Track research impact, use altmetrics!

Thursday, 18 April 2013 in Science by Astrid Pellieux

Measuring the impact of research is very important to judge a scientific work. Since years, traditional metrics, as citation metrics, provide information about the significance of a research work. However, the effectiveness of those indicators are now questioned. Hence, alternative metrics called altmetrics are now developing. Those new metrics are based on the social web and gather data from online platforms.

Evaluating the impact of research is the main way for the research world to make business decisions. It measures the performance of institutions and scientists, and thus, it allows different decision-making bodies to decide about allocations. For researchers, it’s also a way to find the most significant sources of information for building a personal project.


The evaluation of the impact of research is predominantly based on peer-reviewing and on the number of citations received by an article in a publication. This last indicator is known as the Impact Factor (IF) created in 1955 by Eugene Garfield. Every years, it gives the number of times an article has been cited in a journal within the 2 precedings years. Thus, the major problem with these tools is that the results of the measures won’t be known before a long time after the publication of the article. Moreover, the IF is now very questioned due to the controversial way it may be used nowadays. In fact, some people condemn self-citations and the constraint imposed by some journals to add unneeded citations.

Another issue is that the IF, like a majority of citation metrics, is a journal level metric. Thus, it reflects more the reputation of a journal than the impact of an article in the research world. Consequently, more article level metrics are needed. They will expand the scope of understanding of the research impact. Other citation metrics are indicators at the author level. It’s the case of the h-index which measures the number of time a scientist’s article had been cited in other publications. The h-index had been presented by Jorge E. Hirsch in 2005. However, the h-index isn’t a reliable indicator. It advantages more scientists with long career and certain field of research.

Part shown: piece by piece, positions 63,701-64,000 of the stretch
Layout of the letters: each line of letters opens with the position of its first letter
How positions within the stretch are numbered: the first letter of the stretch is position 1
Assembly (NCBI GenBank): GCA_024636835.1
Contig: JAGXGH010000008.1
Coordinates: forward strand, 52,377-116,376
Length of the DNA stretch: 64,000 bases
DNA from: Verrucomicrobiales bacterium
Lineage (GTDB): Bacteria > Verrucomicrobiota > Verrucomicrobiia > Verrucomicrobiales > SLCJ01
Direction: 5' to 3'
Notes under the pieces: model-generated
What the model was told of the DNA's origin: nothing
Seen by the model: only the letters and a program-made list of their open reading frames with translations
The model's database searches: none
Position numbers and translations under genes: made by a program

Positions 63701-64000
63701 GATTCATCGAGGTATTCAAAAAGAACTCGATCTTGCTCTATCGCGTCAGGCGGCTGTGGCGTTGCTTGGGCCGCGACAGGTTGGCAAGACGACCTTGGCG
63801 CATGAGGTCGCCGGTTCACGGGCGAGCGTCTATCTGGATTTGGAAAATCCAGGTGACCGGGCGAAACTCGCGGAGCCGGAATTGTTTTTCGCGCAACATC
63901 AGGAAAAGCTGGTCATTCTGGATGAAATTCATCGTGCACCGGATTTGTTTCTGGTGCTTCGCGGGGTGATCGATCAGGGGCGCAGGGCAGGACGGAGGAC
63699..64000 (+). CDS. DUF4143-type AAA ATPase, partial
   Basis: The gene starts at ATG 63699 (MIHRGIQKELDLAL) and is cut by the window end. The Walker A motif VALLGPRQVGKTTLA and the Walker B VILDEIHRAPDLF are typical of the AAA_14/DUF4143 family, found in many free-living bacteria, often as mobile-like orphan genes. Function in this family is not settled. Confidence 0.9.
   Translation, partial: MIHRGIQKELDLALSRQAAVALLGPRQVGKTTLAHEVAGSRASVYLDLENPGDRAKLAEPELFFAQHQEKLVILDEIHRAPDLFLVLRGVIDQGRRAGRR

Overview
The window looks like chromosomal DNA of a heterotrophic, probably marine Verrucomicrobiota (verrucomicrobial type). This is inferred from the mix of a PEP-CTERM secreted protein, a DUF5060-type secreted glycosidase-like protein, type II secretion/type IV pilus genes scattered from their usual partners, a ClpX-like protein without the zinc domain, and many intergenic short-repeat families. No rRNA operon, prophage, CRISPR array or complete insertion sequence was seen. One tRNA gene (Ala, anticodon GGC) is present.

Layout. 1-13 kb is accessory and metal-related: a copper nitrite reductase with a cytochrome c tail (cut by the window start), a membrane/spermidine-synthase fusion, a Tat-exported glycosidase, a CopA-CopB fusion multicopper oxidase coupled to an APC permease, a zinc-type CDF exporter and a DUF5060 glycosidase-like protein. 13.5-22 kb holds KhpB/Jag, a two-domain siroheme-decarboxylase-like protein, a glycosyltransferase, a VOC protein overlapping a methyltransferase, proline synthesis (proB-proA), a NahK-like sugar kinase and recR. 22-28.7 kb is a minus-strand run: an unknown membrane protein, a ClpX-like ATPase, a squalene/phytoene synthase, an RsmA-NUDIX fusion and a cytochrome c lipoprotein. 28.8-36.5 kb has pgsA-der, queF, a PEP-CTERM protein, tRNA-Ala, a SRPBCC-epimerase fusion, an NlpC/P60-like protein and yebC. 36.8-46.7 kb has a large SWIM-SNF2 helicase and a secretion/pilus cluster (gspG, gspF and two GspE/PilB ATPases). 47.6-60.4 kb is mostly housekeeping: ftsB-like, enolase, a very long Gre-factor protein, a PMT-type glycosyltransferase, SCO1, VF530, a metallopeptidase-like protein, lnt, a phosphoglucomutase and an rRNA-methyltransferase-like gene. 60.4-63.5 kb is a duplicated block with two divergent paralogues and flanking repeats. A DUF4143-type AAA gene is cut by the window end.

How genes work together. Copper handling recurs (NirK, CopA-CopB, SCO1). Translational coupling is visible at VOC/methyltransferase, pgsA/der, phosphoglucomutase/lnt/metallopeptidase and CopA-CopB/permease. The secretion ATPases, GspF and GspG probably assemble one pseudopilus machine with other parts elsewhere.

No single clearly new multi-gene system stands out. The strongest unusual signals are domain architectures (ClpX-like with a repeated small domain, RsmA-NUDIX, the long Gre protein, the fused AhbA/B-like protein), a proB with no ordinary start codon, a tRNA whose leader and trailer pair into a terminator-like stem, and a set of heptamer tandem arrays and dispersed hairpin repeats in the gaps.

PLoS article level metrics

The development of the social web leads to new ways of communication for researchers. Thus, metric tools based on the web need to be developed. Those tools are added to the ones already used and are known as alternative metrics: the altmetrics.

A wider range of impact

Web development provides new ways for researchers to communicate their works. In fact, a large number of online tools designed specifically for scientists are now available to find, manage and share data. Non-scientific platforms provide powerful tools too.Tracking the impact of the research online is the purpose of altmetrics.

For instance, the open access movement gives a researcher the possibility to store his articles in some repositories such as PubMed Central and/or to submit them to an open access publisher like PLoS. Consequently, many articles are now rapidly available on the web for the scientific community. The way those articles are used and captured online by researchers is what altmetrics are after. For instance, they track how many times an article has been viewed, downloaded or bookmarked.